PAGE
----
How bad is income inequality? Millennials may be the new peasants.

A new Credit Suisse report shows 27% growth since 2008 in the world’s wealth, with a disproportionately large share going to the already wealthy.

world wealth
(CREDIT SUISSE RESEARCH INSTITUTE)

Unless you're one of a fortunate handful of people, it may surprise you to learn that the world's economy has not only recovered from the global financial meltdown of 2008, but has grown 27% since then, to $280 trillion, according to a new report from Credit Suisse Research Institute. (All graphics in this article are by Credit Suisse, and all figures are presented as USD or percentages.)


In the past 12 months in alone, it's grown by 6.4%.

Most of this growth has even been in the U.S., $8.5 trillion's worth out of the last year's $16.7 trillion.

Interestingly, in terms of household income, Poland's doing the best during this period.

Here's the distribution of money across the globe as it stands now.

So if so much of the world — and the U.S. in particular — is rolling in money, why doesn't life feel any easier for most of us? After all, Credit Suisse says there are 8,740,000 million new millionaires since 2008, and the average wealth per person has hit a new mean of $56,540.

The trick is in that word “mean." That average figure includes everyone, including the wealthiest people. And there's the troubling disconnect. It's a big one, and it's gotten worse since 2008. Right now just 1% of the world's population — the aforementioned rich — own just over half, 50.1%, of all of the world's wealth. That's up from 45.5% in 2001.

From 2000 to 2007, the wealth of the better-off half of the world grew by 7%, while everyone else's worth grew by 12%. But the crisis upset that balance, reducing the world's overall wealth by 12.6% and setting us down a path to ever-growing financial inequality during the recovery.

The report devotes an entire section to the disadvantages faced by those it calls the “unlucky millennials," especially those in North America. Entering the job market during the high-unemployment aftermath of 2008, this group, particularly in their 30s, is struggling with often back-breaking student debt.

The Credit Suisse report summarizes, “Millennials are doing less well than their parents at the same age, especially in relation to income, home ownership and other dimensions of well- being assessed in this report. While Millennials are more educated than preceding generations…we expect only a minority of high achievers and those in high- effectively overcome the 'millennial disadvantage.'"

For those who believe that more money for the top 1% means more jobs for everyone else, the Credit Suisse's report should be eye-opening. It clearly suggests otherwise, with this group only accelerating their own acquisition of wealth.

A brief history of human dignity

What is human dignity? Here's a primer, told through 200 years of great essays, lectures, and novels.

Credit: Benjavisa Ruangvaree / AdobeStock
Sponsored by the Institute for Humane Studies
  • Human dignity means that each of our lives have an unimpeachable value simply because we are human, and therefore we are deserving of a baseline level of respect.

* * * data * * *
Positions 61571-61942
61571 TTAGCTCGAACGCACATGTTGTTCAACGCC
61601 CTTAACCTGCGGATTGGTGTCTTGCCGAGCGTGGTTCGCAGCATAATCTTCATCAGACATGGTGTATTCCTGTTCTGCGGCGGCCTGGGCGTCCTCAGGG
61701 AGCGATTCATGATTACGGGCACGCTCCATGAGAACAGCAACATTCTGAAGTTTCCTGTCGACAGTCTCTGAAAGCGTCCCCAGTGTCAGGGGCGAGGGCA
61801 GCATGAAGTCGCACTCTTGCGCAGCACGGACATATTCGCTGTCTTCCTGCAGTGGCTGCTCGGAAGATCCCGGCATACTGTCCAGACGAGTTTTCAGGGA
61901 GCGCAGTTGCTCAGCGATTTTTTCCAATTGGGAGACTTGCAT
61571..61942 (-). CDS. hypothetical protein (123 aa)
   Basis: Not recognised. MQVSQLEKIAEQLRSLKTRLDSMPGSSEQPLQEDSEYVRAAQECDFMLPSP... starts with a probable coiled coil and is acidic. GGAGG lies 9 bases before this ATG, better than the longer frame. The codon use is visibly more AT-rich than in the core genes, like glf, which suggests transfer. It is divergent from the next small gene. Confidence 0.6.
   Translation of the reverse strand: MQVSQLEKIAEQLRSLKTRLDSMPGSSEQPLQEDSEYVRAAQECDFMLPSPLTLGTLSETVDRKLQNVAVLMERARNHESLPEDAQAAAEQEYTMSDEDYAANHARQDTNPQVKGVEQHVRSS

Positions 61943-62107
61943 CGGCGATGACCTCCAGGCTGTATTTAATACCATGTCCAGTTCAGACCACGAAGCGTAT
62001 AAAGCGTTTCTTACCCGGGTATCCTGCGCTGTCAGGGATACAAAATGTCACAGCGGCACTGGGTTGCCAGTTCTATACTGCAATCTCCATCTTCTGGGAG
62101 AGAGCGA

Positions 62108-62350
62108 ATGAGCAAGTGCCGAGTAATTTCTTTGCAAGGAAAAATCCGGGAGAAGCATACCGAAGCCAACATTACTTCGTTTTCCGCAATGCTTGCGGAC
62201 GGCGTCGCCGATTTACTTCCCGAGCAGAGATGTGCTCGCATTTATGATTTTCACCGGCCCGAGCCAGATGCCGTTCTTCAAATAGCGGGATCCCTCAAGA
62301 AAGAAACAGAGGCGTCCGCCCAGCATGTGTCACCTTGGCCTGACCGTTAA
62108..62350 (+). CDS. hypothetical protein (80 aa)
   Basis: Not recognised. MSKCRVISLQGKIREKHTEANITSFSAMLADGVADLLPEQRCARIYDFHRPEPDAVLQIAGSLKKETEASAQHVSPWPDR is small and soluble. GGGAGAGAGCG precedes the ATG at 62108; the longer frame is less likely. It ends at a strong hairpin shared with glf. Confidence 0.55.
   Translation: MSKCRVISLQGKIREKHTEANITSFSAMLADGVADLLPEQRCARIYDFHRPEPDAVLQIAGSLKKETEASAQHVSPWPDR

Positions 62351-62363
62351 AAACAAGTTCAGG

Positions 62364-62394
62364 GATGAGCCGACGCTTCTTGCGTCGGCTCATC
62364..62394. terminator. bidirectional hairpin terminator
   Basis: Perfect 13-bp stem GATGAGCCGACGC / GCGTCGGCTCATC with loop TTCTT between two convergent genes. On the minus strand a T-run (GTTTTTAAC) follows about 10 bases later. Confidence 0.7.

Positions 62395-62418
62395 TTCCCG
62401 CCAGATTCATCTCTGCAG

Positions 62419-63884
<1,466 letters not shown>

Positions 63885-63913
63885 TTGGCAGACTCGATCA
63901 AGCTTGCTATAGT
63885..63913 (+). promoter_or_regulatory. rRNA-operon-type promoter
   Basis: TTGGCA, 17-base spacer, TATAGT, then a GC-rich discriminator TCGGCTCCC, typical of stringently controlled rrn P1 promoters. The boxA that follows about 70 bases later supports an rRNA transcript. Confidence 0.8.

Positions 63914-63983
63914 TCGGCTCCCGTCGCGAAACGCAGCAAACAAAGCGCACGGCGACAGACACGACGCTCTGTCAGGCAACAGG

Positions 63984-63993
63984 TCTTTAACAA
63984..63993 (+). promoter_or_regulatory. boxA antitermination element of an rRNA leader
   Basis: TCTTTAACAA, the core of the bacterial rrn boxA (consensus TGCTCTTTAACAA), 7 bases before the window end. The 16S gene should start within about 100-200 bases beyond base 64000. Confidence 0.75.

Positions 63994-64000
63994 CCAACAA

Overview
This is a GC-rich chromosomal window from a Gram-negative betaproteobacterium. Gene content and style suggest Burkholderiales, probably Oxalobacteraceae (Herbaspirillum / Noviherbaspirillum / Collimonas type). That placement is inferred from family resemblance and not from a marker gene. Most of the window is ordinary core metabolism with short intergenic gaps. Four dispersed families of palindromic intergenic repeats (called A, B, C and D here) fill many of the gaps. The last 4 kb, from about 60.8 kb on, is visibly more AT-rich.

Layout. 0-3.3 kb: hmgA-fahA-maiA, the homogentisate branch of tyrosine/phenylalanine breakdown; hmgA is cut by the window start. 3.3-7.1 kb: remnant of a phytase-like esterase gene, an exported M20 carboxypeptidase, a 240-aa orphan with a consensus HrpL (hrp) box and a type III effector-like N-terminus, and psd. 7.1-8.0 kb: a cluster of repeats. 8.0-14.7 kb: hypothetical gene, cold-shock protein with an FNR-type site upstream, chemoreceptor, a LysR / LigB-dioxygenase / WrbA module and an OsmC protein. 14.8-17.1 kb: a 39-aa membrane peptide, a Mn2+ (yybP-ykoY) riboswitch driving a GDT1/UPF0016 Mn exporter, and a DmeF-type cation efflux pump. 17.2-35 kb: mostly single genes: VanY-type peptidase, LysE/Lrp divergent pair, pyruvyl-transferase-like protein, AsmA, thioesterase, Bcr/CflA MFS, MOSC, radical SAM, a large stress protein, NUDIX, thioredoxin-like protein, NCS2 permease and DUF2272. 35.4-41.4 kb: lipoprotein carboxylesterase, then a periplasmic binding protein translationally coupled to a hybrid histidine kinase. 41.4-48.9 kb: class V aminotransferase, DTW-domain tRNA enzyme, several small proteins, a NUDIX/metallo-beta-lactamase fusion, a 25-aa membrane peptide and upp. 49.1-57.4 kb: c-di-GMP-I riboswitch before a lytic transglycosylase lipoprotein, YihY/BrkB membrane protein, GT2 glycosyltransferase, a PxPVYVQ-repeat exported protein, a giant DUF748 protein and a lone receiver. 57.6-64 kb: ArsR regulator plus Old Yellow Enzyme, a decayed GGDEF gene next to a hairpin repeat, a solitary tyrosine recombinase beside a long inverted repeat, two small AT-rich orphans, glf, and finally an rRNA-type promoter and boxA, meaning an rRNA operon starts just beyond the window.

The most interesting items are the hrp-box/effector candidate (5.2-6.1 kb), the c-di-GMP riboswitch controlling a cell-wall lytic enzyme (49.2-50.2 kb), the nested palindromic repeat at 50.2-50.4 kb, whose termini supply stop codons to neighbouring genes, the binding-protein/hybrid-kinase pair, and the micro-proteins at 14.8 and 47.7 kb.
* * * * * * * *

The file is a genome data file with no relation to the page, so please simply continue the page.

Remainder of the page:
• That baseline requires more than the absence of violence, discrimination, and authoritarianism. It means giving individuals the freedom to pursue their own happiness and purpose.
  • We look at incredible writings from the last 200 years that illustrate the push for human dignity in regards to slavery, equality, communism, free speech and education.
Keep reading Show less

Mathematical model shows how the Nazis could have won WWII's Battle of Britain

With just a few strategical tweaks, the Nazis could have won one of World War II's most decisive battles.

Photo: Heinrich Hoffmann/ullstein bild via Getty Images
Politics & Current Affairs
  • The Battle of Britain is widely recognized as one of the most significant battles that occurred during World War II. It marked the first major victory of the Allied forces and shifted the tide of the war.
  • Historians, however, have long debated the deciding factor in the British victory and German defeat.
  • A new mathematical model took into account numerous alternative tactics that the German's could have made and found that just two tweaks stood between them and victory over Britain.
Keep reading Show less

New data reveals Earth closer to a black hole and 16,000 mph faster

A new study shows our planet is much closer to the supermassive black hole at the galaxy's center than previously estimated.

Position and velocity map of the Milky Way Galaxy.

Credit: NAOJ
Surprising Science
  • A Japanese radio astronomy project revealed Earth is 2,000 light years closer to the supermassive black hole at the Milky Way's center.
  • The data also showed the planet is moving 7 km/s or 16,000 mph faster in orbit around the Galactic Center.
  • The findings don't mean Earth is in more danger from the black hole but reflect better modeling of the galaxy.
  • Keep reading Show less

    How has technology changed — and changed us — in the past 20 years?

    Apple sold its first iPod in 2001, and six years later it introduced the iPhone, which ushered in a new era of personal technology.

    PEDRO UGARTE/AFP via Getty Images
    Technology & Innovation
    Just over 20 years ago, the dotcom bubble burst, causing the stocks of many tech firms to tumble.
    Keep reading Show less
    Surprising Science

    The magic of mushrooms: A mycological trip

    A biologist-reporter investigates his fungal namesake.

    Scroll down to load more…
    Quantcast